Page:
Gearing up for steno

Okay, so, to recap… I went to PyCon, got to hang out with some of the realtime captioners, and got hooked on steno.

The conference was wrapping up. Where would I go from here?

Well, before leaving the conference, I asked Mirabai and some others if they thought this was something that people could actually pick up and use for coding. To be honest, I was a little scared about what the answer would be. Much to my amazement, the answer was an emphatic “Yes!” It was another unbelievable moment. It’s not every day that a pro tells you a new skill is just waiting for you.

If you’re interested, you can actually see for yourself what it looks like for a developer to code in steno – check it out: coding in steno.

Before I headed home, I was already looking into getting a steno machine that I could practice on. But that’s the thing: where do you go if you want to get started with steno?

Well, one fantastic resource is… the steno community! There’s a pretty active Discord server for Plover that hosts a rich community of makers, tinkerers, and hobbyists that have come up with all kinds of steno boards that you can use.

Here’s the board that I bought while still at the conference (that’s right; I couldn’t even wait until I got back home to buy a board 😄) – it’s called the Georgi, one of many killer boards by Jeremy Bernhardt:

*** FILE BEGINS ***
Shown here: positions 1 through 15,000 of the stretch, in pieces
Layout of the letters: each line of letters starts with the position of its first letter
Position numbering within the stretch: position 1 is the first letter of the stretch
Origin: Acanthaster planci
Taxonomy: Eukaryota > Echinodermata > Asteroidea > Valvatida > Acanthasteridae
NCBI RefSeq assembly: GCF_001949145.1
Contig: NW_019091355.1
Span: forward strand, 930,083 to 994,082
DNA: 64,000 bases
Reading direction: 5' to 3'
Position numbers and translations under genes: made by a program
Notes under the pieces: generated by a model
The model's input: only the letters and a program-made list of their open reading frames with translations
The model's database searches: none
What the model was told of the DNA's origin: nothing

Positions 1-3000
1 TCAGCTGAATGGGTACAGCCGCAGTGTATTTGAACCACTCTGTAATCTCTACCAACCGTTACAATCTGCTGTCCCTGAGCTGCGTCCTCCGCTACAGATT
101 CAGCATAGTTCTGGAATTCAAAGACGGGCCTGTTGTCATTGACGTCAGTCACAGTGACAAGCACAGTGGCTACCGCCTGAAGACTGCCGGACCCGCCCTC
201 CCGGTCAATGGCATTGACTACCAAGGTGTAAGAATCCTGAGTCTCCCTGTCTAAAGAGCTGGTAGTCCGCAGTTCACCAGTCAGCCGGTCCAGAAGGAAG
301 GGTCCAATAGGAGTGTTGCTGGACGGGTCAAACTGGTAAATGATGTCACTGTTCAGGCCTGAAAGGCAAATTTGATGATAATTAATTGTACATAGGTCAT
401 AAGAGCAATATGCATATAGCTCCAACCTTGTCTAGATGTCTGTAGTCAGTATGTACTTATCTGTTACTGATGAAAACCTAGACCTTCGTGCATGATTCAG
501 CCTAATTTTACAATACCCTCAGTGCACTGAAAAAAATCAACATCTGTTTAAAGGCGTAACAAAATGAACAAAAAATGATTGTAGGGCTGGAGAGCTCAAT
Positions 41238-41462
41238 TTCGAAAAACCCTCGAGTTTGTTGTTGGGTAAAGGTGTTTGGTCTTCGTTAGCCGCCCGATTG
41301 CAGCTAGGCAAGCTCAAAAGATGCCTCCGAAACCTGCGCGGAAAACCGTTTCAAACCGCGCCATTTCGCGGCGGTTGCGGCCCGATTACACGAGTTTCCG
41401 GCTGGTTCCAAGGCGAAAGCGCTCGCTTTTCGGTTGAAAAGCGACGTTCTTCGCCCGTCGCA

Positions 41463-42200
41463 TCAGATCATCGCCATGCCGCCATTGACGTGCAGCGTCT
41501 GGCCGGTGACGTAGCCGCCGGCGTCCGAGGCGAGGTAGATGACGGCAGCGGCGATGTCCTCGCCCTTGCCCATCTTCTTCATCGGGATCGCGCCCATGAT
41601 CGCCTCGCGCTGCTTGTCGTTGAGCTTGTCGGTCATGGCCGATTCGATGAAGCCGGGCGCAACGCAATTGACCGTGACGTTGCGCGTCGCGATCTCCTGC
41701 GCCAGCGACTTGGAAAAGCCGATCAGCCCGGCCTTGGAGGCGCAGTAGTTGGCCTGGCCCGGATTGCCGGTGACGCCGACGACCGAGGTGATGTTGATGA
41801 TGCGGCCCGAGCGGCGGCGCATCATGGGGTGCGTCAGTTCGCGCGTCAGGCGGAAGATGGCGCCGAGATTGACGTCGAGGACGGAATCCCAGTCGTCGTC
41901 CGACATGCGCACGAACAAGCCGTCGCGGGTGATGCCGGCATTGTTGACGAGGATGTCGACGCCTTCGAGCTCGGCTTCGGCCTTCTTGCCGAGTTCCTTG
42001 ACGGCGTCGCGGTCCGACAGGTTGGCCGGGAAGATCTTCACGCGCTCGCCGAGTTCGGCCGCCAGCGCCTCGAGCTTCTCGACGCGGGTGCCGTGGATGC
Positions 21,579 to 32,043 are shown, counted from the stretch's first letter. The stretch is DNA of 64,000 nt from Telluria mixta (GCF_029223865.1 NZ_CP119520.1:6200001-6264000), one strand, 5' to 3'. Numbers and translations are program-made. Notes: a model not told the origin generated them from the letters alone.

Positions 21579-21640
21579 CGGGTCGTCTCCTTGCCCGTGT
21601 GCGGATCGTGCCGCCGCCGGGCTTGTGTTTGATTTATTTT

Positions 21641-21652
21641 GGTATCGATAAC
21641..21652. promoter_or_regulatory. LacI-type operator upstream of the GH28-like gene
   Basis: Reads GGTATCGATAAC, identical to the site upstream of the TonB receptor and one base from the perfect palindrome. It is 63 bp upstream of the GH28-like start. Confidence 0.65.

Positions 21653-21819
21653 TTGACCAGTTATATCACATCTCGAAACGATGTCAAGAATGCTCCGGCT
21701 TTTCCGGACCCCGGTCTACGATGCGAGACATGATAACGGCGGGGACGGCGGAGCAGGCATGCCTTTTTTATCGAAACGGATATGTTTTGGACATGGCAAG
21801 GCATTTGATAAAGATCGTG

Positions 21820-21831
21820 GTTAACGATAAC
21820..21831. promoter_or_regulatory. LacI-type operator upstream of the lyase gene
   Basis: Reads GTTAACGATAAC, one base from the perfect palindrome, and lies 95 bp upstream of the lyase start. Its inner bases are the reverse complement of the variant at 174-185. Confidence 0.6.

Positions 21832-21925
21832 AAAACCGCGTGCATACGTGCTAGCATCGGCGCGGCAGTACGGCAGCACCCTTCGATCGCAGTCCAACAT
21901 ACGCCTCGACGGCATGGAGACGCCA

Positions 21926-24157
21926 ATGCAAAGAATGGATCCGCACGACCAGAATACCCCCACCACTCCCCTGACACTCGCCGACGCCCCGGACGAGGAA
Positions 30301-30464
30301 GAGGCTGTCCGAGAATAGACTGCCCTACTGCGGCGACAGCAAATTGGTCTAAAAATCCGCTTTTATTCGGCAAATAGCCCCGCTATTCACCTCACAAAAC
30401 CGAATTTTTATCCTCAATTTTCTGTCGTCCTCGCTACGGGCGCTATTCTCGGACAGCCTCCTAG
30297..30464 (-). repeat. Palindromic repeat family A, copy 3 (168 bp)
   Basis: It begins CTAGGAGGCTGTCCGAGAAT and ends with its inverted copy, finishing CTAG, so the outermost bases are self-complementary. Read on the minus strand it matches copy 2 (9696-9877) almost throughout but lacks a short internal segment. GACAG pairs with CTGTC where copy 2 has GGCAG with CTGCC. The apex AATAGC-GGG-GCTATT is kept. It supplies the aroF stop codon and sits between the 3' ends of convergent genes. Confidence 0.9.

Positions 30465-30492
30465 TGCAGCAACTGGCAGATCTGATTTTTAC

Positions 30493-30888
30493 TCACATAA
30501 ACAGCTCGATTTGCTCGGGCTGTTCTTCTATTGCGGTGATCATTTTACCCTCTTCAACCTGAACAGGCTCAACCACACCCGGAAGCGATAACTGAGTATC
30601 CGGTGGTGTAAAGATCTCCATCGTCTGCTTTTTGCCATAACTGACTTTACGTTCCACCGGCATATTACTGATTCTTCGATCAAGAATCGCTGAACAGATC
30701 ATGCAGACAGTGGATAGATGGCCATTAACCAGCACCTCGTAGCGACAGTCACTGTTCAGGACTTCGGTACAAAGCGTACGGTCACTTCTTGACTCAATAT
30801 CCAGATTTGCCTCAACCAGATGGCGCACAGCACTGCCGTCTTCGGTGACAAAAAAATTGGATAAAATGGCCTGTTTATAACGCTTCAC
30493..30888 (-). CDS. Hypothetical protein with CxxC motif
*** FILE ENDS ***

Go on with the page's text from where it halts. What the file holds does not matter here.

stenoing at Coava

After a few months of practicing steno, I bought a second board that looked like something I could use while traveling – the TinyMod, a stellar board by Charley Shattuck:

TinyMod

Both boards have been awesome. Love ‘em both. 😎 Here are some things that I enjoy about each board:

Georgi:

  • keys are super light
  • split keyboard – gives you a lot of flexibility when trying to find an ergonomic setup
  • all around beautiful board (has an amazing silk screen on the back)
  • has a Qwerty mode if you want to switch back to a traditional board at any point!

TinyMod:

  • board is a single unit – makes it a lot easier to tote around when traveling
  • keys require more force to activate (makes the board a bit more forgiving if you like to rest your hands on the board)
  • another solid board with a beautiful design

Both boards have been vetted by a pro and received high marks! Here are links to both reviews:

For more information on boards that are supported by Plover check out this page.

Its pretty incredible to have sturdy, well-designed boards at reasonable prices come out of the maker community. I’m extremely grateful to have these available (Honestly, not sure where I’d even start looking to get a board if these weren’t around!) If you’ve been thinking about getting started with steno, I definitely recommend checking them out!